11. Kris 15

    I’ve been loving my pressure cooker for years now. Tuesday night pot roast is a crowd pleaser around here, too!

    A couple of good resources on pressure cooking – the site Hip Pressure Cooking is full of information, reviews, and recipes. (Google “hip pressure cooking”). Also, Cook’s Illustrated has a pressure cooking cookbook due to be released in March – I can’t wait to get my hands on that!

    It should be noted, though that a pressure COOKER and a CANNER are two different things – while you can cook in the canner, you can’t can in the cooker. :)

  12. Carolyn 16

    I have never used a pressure cooker. Why did you choose that size ? It looks like it would be just for large quanities. I guess I need to see one in person. Does the short cooking time affect the flavor one gets from slow cooking?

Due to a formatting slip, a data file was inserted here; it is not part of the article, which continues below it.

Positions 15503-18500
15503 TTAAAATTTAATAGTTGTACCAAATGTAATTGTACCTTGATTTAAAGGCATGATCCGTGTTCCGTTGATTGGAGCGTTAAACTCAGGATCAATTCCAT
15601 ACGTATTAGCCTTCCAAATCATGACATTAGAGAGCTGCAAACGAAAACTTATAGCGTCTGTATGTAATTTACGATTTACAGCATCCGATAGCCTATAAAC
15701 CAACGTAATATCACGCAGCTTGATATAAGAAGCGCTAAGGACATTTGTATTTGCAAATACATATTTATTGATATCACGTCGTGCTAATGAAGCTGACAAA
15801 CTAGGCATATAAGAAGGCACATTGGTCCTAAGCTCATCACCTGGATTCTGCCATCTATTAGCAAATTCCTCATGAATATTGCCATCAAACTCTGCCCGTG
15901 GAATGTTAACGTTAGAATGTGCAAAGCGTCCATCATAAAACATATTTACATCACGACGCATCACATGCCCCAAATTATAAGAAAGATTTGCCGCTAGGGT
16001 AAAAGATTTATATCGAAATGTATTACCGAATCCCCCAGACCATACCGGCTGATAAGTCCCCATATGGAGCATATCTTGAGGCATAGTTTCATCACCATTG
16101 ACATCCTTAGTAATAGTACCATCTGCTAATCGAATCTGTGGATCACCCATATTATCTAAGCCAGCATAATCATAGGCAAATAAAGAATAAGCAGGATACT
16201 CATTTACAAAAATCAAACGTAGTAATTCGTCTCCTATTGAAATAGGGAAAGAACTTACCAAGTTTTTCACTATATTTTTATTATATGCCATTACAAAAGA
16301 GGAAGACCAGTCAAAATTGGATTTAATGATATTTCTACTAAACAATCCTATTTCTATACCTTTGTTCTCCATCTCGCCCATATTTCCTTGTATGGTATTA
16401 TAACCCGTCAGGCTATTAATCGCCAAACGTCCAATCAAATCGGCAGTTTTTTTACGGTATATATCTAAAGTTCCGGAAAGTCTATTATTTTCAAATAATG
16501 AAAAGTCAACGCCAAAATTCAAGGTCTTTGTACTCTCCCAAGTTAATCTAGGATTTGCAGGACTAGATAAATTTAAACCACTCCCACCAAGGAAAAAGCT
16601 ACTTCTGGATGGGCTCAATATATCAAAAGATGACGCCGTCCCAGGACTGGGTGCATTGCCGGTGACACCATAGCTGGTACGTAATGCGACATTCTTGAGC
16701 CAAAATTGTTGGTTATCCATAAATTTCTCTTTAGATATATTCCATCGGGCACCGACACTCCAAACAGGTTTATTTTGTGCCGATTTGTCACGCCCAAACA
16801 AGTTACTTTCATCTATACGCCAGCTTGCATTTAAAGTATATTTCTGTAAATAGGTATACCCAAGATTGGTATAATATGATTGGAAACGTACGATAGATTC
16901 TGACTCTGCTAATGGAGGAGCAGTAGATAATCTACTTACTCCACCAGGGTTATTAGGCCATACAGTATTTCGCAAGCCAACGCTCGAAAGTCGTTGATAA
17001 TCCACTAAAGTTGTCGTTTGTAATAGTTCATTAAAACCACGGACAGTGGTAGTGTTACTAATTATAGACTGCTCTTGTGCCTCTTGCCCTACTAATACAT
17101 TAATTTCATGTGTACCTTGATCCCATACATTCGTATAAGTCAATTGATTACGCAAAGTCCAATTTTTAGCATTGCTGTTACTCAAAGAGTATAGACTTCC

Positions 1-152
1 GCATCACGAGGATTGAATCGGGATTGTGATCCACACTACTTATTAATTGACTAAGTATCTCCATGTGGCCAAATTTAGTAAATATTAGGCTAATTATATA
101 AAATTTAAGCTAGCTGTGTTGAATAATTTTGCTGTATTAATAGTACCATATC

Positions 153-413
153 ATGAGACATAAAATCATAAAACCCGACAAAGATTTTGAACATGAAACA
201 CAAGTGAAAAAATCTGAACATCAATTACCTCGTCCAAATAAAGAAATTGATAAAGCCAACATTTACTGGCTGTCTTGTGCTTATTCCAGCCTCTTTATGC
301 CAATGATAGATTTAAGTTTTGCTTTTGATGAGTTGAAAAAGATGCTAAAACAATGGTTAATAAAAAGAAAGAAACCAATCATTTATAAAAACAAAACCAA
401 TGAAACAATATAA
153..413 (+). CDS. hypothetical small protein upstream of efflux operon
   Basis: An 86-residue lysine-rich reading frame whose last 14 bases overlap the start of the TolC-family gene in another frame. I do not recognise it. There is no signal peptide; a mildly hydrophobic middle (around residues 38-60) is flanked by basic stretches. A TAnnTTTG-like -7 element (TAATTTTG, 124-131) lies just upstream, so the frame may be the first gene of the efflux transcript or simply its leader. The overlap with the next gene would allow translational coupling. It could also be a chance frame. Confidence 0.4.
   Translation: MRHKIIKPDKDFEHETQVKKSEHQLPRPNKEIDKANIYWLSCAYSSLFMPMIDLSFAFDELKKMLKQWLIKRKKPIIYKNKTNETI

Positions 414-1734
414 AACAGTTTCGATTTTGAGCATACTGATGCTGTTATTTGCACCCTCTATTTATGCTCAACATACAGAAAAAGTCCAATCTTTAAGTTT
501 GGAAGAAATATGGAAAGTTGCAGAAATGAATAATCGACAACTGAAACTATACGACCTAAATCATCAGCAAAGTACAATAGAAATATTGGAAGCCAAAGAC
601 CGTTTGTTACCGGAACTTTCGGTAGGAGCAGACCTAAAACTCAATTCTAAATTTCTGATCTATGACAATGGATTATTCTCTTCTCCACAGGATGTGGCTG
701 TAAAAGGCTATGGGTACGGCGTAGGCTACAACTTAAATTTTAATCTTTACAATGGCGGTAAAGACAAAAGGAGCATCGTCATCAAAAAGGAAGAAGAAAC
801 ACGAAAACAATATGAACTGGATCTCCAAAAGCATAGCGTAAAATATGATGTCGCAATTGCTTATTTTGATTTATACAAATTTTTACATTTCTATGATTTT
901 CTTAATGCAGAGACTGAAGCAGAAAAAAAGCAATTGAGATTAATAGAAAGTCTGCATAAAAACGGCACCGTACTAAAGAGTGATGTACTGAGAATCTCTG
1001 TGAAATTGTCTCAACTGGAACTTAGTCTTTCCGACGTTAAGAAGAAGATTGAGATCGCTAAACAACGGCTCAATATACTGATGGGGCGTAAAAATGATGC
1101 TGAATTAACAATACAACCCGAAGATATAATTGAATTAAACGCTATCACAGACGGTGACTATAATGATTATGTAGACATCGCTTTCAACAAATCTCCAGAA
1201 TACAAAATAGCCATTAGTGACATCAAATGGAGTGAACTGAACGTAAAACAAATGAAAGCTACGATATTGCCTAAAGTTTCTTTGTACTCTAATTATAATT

• Cathy 17

      The 8 quart is the most versatile size. After reading all the reviews of lots of pressure cookers most people who bought a smaller one were sorry they did. This size lets you cook large or small quantities. There is a fill line you can’t go past in a pressure cook so this gives you more space. With the things I have cooked so far, there has been no loss in flavor, everything so far has been wonderful. I’m still experimenting though.

  13. Flea 18

    The beans were amazing. Thank you!

  14. Douglas J 20

    Actually there isn’t really any difference between pressure cookers and canners other than size. You can cook a large portion of chili or stew directly in a pressure canner without Ball jars just like it was a much smaller pressure cooker.

  15. Diane Ziemba 21

    Pressure cookers actually keep nutrients and flavor in, they are pressurized into the meat. In my opinion it is the fastest and most economical way to cook. Uses less electricity than other cooking methods. Also very fast clean up. A one pot wonder in many cases.